Her nuggets are the sort of pearls one scribbles on the back of a napkin (or, in my case, index cards); not precious, scooped from the chaos of life. For me, the message I treasure is to plunge more madly into the mess. “More failure! More demand for failure! More bad plays! Less perfection! More ugliness! More grace!” she belts in essay #56, as if she is competing with a jackhammer and a wired toddler (or both).

I still have 22 essays to go in the book, but I had to pen this review without delay! It couldn’t wait! I want to savor the remaining essays, and, besides, when I do finish, I’ll probably start it over at the beginning.

The Man Who Can Forget Anything, a response to a performance by the same name


I do not trust my mind to remember anything. Thus I incessantly scribble ideas down on whatever I have on hand. A passport. A handbill. A ticket stub even.

Lofty beginnings

They took a very small boy and put him on top of a high high ladder in the old Eagles Auditorium. That was my son. And he sung a song from up there. It was a very long time ago so I can’t remember exactly what song it was, although it was a song from the musical Suessical.

A brush with the divine

I was trying on a dress in the vintage shop Mike’s Old Clothes, in a version of Seattle no one remembers anymore. The dress had a peculiar sash which I found myself frankly at odds with. I emerged from the dressing room with the two ends akimbo. A man leapt out from the shadows and tied it with a flourish. I recognized him as the dancer Mark Morris. I was too timid to tell him it was I!-the girl-child he had dedicated his solo Jealousy to at Bagley Wright some 5 years earlier. I was aware of the irony of needing more time to pull myself together when it was my inchoate state he had found so refreshing in the first place.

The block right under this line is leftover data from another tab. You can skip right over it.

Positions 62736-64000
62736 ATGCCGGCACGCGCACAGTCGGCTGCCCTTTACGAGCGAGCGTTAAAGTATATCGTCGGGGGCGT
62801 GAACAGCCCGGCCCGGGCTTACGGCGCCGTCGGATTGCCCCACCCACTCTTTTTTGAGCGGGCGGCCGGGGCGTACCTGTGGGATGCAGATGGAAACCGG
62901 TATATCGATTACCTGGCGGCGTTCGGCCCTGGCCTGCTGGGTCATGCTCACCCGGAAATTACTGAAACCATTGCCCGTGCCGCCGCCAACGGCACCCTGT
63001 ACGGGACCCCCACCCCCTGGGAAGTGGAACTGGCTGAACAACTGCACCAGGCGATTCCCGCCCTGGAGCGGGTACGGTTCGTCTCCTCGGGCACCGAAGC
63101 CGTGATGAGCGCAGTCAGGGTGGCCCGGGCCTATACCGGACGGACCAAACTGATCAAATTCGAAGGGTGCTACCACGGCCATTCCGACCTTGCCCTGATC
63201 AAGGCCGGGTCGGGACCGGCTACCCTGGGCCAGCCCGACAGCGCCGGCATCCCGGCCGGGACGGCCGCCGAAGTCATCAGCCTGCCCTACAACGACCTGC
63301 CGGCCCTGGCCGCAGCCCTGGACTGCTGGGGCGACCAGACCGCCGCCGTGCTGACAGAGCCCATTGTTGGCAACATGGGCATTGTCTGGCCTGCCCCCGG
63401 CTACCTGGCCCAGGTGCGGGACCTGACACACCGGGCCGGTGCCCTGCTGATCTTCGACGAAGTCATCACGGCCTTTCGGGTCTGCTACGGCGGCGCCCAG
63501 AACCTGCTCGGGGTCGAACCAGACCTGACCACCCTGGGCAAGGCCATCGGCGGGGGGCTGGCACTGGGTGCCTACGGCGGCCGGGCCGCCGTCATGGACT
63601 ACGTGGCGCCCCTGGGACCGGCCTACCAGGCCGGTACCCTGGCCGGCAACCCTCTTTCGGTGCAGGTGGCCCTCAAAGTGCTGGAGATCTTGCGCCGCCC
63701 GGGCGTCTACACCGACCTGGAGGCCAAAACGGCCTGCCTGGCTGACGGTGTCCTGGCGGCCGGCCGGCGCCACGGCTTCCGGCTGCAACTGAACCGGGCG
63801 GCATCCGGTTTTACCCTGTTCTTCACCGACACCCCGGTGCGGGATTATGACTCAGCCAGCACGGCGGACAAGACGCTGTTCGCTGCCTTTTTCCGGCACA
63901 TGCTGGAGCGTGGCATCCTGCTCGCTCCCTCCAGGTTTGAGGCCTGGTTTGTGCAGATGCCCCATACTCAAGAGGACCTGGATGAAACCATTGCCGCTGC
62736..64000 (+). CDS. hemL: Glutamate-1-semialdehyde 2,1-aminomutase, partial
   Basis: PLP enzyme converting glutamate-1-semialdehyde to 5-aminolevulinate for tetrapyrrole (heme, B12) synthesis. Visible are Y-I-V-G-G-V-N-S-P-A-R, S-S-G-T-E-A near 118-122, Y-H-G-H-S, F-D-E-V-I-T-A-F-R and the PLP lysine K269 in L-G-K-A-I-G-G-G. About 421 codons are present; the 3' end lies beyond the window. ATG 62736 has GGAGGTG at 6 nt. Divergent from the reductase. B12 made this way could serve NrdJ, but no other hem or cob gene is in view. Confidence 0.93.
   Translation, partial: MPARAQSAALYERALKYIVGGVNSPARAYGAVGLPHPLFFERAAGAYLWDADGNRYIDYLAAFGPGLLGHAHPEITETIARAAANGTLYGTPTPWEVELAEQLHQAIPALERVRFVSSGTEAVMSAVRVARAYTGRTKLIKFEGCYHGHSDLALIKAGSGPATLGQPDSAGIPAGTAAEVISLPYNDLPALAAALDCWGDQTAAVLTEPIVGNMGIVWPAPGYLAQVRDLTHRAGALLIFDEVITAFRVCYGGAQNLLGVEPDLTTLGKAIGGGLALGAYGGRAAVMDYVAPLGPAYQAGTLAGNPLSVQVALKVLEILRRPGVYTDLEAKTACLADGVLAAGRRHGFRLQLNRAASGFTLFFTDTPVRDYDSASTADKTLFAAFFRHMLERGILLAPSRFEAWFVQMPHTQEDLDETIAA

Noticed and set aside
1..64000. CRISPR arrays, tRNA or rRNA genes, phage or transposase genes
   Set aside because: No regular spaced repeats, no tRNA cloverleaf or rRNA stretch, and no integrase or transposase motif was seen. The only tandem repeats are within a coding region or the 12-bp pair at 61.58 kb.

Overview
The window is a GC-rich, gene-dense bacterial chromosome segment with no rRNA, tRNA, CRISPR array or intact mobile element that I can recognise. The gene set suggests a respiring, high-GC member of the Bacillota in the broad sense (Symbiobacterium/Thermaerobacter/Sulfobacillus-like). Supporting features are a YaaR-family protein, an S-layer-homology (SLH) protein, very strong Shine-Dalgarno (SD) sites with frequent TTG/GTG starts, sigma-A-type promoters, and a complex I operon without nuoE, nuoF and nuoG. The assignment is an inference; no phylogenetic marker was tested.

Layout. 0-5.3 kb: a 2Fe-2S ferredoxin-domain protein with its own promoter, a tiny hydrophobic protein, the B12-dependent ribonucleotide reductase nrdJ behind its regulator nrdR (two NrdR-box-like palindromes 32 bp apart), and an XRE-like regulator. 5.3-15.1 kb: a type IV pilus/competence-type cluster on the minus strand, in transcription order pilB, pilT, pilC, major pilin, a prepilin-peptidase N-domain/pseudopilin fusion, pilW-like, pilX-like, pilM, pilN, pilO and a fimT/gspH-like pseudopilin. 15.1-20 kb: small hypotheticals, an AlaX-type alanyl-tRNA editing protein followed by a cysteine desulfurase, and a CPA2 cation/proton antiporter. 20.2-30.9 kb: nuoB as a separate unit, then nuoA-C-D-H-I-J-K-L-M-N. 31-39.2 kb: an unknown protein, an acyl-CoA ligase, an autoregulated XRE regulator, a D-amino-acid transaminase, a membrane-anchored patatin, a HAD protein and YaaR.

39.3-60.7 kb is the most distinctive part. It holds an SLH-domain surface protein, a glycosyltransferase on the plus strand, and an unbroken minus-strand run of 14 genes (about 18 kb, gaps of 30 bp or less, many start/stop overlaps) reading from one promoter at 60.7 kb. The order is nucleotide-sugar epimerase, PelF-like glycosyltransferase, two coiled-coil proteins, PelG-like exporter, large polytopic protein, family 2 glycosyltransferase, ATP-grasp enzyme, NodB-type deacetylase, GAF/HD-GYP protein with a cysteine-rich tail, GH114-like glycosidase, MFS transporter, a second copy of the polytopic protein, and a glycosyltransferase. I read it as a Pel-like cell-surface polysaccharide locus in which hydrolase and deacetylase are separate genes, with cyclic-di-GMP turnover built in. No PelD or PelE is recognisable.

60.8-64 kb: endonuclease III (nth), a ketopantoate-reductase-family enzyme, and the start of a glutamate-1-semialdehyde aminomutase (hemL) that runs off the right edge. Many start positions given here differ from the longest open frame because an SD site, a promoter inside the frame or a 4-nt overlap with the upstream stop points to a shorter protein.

Diminutive yet stong men

I saw Mikhail Baryshnikov not in Moscow but here, on this very stage, dancing to Ivor Cutler. From the front row where I gratefully sat, having procured a ticket from a stranger, he appeared quite small in stature though wonderfully expressive. His face above all was a superbly malleable instrument which crowned his divine proportions.

Waistcoat and angel wings


Outside of Seattle’s new opera house, I shot Kepler and Charlie in a candid pose before a performance of the ballet A Midsummer’s Night Dream. The balancing act, with children, is not being too strident in passing on one’s own predilections or occupations. Thus, the pitter patter of my heart when my son choose the donning of a costume free of my suggestion.


The dancers filing out of Cornish gathered around to watch my boy-child nimbly mold a snowman. The way their giggles rushed out of them, only to be squelched by the frosty air, reminded me that though young, they had little knowledge of, or time for, the pursuits of childhood.

Nothing but regrets dept.

I am remorseful that I failed to see the production of Three Sisters when it came recently despite reading glowing reviews. I am contrite.